The Passenger Vessel Association defended
the integrity of the Jones Act this week by submitting official comments in a Coast Guard administrative proceeding.
The Jones Act requires that to serve domestic coastwise trades, a vessel must be U.S.-flagged, U.S.-built, U.S.-crewed, and U.S. owned. In September, the Coast Guard considered relaxing its policy on "sold foreign." Currently
if a coastwise-qualified vessel is transferred to a person or corporation not considered to be a legal U.S. citizen, that vessel automatically loses its coastwise privileges. The USCG asked if a non-qualifying corporation reorganizes itself as a U.S. citizen, whether the vessel's coastwise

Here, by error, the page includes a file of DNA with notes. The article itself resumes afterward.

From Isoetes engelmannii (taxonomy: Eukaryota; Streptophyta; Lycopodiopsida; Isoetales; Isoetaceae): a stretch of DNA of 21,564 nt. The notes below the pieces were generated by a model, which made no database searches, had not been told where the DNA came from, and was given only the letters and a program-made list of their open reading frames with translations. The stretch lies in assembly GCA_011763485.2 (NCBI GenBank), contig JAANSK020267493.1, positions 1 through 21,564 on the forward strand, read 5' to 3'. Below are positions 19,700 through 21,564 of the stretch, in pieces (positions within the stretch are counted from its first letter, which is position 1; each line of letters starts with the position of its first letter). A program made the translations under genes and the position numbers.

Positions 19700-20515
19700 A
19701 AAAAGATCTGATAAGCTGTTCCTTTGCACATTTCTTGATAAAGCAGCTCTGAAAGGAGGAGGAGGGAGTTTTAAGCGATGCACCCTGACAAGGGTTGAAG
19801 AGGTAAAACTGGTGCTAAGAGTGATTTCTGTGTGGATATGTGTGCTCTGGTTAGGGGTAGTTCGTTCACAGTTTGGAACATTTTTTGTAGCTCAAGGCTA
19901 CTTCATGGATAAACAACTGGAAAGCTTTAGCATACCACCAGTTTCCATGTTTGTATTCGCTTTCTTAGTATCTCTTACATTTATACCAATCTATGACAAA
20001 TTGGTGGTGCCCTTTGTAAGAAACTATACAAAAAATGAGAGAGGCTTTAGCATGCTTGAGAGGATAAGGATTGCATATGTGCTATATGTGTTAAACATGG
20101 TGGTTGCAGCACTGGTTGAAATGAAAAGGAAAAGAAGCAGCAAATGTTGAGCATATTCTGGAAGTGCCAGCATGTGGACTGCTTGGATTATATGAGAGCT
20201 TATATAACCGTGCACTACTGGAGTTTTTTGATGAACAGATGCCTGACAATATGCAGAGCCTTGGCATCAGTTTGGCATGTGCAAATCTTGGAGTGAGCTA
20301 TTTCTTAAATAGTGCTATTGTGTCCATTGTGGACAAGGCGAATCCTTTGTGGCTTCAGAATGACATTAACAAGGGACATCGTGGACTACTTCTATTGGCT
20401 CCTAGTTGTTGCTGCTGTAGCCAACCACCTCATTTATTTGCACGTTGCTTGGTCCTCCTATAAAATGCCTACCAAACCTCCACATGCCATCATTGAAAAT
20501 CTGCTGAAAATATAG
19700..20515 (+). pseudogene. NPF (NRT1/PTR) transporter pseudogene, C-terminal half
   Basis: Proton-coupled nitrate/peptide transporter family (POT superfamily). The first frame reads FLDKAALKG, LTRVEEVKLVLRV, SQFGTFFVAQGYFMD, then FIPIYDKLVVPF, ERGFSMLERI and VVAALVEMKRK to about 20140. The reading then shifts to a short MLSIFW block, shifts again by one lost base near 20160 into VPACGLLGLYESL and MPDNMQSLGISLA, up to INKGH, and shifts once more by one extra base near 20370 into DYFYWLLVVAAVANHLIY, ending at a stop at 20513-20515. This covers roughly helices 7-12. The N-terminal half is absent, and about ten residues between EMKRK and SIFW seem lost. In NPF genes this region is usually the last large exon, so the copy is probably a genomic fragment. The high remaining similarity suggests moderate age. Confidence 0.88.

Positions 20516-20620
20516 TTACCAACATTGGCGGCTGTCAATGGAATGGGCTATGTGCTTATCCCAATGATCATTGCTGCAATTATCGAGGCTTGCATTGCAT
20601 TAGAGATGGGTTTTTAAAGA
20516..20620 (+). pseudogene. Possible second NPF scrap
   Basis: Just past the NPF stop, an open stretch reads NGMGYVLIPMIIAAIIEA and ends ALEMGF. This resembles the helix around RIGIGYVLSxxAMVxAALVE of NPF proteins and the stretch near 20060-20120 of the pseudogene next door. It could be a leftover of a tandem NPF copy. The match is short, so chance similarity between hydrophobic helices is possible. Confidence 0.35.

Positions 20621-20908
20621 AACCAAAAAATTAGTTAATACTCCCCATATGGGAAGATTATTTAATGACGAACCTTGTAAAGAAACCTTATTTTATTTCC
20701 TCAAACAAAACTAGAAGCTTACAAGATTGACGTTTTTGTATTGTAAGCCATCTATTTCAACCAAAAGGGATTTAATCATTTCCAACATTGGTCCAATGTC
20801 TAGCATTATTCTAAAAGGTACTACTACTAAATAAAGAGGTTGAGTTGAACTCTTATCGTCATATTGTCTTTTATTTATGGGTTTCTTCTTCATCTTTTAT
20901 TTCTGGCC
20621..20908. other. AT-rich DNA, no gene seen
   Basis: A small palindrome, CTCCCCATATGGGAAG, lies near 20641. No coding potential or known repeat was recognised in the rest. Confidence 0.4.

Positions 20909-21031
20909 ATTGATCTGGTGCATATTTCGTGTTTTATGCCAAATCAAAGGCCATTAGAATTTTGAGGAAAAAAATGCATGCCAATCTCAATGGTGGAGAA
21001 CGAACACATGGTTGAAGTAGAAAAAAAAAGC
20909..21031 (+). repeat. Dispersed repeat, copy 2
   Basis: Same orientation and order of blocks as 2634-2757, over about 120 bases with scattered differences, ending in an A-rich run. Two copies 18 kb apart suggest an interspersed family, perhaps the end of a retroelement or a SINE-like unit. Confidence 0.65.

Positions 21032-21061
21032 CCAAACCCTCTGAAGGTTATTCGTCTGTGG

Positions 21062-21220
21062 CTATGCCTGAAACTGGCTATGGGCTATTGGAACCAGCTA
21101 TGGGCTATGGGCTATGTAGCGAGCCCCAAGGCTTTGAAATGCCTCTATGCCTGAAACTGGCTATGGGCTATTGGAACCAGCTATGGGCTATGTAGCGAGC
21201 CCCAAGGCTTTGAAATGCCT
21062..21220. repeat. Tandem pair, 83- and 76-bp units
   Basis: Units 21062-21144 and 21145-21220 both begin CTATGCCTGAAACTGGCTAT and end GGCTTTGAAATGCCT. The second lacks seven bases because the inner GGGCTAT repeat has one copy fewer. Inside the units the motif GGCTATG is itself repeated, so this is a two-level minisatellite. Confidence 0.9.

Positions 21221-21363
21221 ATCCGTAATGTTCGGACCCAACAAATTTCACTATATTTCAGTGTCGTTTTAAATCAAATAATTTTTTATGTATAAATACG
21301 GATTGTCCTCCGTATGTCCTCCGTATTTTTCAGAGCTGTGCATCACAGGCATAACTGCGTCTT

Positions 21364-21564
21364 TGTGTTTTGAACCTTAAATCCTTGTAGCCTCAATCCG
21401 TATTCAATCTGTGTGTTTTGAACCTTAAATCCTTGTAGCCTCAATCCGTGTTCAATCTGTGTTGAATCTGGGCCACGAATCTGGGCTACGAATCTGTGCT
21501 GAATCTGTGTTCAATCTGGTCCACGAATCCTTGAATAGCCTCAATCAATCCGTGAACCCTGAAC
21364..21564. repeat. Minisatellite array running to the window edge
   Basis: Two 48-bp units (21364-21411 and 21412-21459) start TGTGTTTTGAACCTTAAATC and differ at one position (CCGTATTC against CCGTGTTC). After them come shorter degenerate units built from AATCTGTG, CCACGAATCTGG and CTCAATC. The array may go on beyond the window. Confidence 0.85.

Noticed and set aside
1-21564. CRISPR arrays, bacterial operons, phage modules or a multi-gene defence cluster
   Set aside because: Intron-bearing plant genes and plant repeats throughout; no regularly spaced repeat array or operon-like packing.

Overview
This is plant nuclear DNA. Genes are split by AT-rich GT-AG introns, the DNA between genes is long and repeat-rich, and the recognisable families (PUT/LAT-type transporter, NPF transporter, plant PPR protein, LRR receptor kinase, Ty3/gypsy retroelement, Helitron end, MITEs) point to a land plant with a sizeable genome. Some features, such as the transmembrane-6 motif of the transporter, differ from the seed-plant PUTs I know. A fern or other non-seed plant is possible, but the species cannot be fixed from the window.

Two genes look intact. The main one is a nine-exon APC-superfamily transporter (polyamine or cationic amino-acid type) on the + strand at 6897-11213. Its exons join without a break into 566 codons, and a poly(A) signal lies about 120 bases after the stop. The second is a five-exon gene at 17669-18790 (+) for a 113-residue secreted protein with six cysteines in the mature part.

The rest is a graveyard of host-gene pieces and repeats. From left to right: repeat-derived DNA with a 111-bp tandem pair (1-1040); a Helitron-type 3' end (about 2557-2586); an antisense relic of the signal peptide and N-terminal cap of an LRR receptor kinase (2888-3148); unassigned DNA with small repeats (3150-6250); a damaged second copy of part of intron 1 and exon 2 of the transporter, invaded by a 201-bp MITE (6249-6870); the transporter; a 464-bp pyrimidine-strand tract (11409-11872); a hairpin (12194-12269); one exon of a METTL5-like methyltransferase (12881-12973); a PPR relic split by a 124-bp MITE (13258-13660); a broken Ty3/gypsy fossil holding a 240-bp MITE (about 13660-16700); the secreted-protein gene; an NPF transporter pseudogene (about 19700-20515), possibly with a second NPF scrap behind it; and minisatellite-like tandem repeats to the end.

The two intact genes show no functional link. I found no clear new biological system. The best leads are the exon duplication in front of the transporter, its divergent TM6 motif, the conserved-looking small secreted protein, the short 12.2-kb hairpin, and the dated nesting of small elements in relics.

privileges should be restored.
PVA urged against such a change in policy because it is unlikely that a "corporation [would] unwittingly reorganize itself in a way that results in the loss of coastwise privileges for a vessel." If the policy is to be changed, Congress should
do so legislatively; the Coast Guard should not do it administratively. Finally, PVA suggested that the Coast Guard stop "wasting its time and resources" on this issue while new vessel plan reviews, vessel safety inspections, and licensing of mariners are lacking attention given the Coast Guard's focus on homeland security.
Source: Passenger Vessel Association